BUT is our benevolence to be equally extended to all? This I do not maintain.—We are undoubtedly to do good unto all men, but the Text gives a preference to some, especially to them that are of the houshold of faith.

'TIS highly reasonable that the most lovely objects should be the greater partakers of our love. There is nothing so amiable as true goodness. Commensurate then to this, ought the degree of our love to be. GOD is the object of our greatest love, because he is perfectly and originally good. As men then more or less resemble [Page 18]him, the greater or the less complacency ought we to take in them, and the less ardently to desire, or endeavour to promote their welfare. True christian love chiefly consists, in loving his image, from whom we are denomi­nated christians: Where that displays itself with most advantage, there, in a proportionable degree, is our love to take place. Indeed nature as well as scripture prescribes different degrees of love, in proportion to the amiableness and value of the object. But this does not at all affect the point I have in view, which is, that our love is to extend to all, though not in the same degree, that we are to desire, and as far as is in our power, to promote the happiness of every man living.

THE excellency of this duty is now to be considered. The beloved disciple seems to be in raptures, whenever he discourses of love; he makes it the very essence of the Deity. GOD is love. He makes it the only sure mark of our regeneration; we know, that we have pas­sed from death to life, because we love the brethren. St. Paul also earnestly inculcates the same duty.—Owe no man any thing, (says he,) but to love one another, for he that loveth another, hath fulfilled the law. In short, he prefers this grace to all other endowments, and accom­plishments; indeed none of them in his judgment were of any consequence without it. 1 Cor. xiii. 1, 2, 3, 4. For though I speak with the Tongues of men and angels, and [Page 19]have not charity, I am become as sounding brass, and a thinkling cymbal. And though I have the gift of prophecy, and understand all mysteries, and all knowledge, and though I have all faith, so that I could remove mountains, and have not charity, I am nothing: And though I bestow all my goods to feed the poor, and though I give my body to be burned, and have not charity, it profiteth me nothing. Here we have the excellency of charity sufficiently dis­played; but our blessed SAVIOUR gives it the finishing stroke, being pleased to make it the distinguishing character of his disciples. Joh. xiii. 35. By this (says he,) shall all men know, that ye are my disciples, if ye have love one for another; He likewise particularly prays, that this Grace might animate and influence them, that they may be all one, as thou father art in me, and I in thee; i. e. united in love, having one heart and one soul: And for this be assigns a most important reason; that the world may believe, that thou hast sent me. Joh. xvii. 21. Here are the highest encomiums conceivable, passed upon this grace; and this without any other, is a sufficient proof of its excellency, since it evinces the truth of christianity, when it manifests itself in the lives of its professors.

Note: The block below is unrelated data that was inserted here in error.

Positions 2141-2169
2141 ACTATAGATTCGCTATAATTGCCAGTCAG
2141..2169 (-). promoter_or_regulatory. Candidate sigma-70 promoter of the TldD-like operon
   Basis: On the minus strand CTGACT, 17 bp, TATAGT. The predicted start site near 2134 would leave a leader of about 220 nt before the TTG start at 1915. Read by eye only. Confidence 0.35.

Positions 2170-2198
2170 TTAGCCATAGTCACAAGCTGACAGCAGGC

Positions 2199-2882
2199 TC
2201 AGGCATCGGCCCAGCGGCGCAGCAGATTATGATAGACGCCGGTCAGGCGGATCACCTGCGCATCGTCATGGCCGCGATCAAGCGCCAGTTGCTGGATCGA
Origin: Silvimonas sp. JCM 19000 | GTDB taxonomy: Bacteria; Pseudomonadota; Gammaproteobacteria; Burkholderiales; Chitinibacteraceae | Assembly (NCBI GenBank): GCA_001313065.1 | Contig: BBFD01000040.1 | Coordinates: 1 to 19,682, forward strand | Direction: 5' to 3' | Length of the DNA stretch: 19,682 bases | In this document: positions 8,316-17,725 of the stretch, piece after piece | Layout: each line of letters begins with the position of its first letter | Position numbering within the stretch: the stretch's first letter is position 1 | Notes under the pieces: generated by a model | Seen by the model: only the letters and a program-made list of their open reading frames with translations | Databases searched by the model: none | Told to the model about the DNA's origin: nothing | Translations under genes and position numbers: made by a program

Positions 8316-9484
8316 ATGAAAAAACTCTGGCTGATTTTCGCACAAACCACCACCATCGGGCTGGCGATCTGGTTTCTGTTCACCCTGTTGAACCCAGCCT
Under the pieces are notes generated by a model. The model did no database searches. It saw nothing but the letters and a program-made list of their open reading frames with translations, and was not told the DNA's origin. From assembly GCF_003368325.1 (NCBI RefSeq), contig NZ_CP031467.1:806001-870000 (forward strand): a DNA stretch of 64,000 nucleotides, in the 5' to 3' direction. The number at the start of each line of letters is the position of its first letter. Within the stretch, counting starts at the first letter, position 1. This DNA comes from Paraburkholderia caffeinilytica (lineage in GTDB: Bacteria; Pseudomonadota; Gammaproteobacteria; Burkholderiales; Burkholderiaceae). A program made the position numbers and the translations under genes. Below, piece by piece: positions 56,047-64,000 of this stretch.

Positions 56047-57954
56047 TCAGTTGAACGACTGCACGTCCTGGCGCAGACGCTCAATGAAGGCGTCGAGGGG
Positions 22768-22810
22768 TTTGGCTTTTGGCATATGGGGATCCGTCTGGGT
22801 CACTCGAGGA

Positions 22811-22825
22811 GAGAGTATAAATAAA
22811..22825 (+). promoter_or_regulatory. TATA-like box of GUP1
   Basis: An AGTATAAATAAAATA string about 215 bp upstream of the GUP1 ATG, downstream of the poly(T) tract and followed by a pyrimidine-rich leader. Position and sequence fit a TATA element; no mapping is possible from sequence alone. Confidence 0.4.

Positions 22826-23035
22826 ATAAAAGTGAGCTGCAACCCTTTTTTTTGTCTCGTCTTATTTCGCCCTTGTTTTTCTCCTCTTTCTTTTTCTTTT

I am now to shew, that the antient fraternity of free and accepted MASONS is governed by the universal love; and make it with other moral principles of the greatest importance, the rule of all their proceedings.

[Page 20] FOR the truth of this assertion, I must refer the inqui­sitive to the book of constitutions, published by the au­thority and approbation of the whole society of MASONS, wherein it is thus declared;

‘You must avoid all wrath, malice, and rancor, not saying or doing any thing that may hinder either the continuance, or the renewal of brotherly love and friendship, which is the glory and cement of this an­cient fraternity; that we may shew to all the world the benign influence of MASONRY; all, all wise and true brothers have done from the beginning of time, and will do, 'till architecture be dissolved in the ge­neral conflagration.’—Again, ‘free and accepted MASONS have been ever charged to avoid all slander­ing and backbiting, all malice or unjust resentment.’— But in nothing does this spirit of universal love more clearly manifest itself, than in the admission of members into the society; from which neither rich nor poor are excluded, provided they are duly qualified; i. e. ‘are good men and true, men of honour and honesty, by whatever names, religion, or perswasions they may be distinguished;’ which excellent institution has been a means of conciliating persons, who otherwise must have lived (without extraordinary interposition,) in perpetual discord and contention. In that book we are also directed ‘to speak evil of no man, to heal all differences, to [Page 21]compose all animosities, and diligently and faithfully to perform all social duties, as good husbands, good pa­rents, good sons, and good neighbours.’—With regard to the dispensing of charity so very common among us; we are governed by that apostolic rule, (which all chari­table societies we presume, strictly observe,) of preferring those, who are more nearly related to us; and then indis­criminately extending our relief to the necessitous and indigent, according to their several circumstances and recommendations.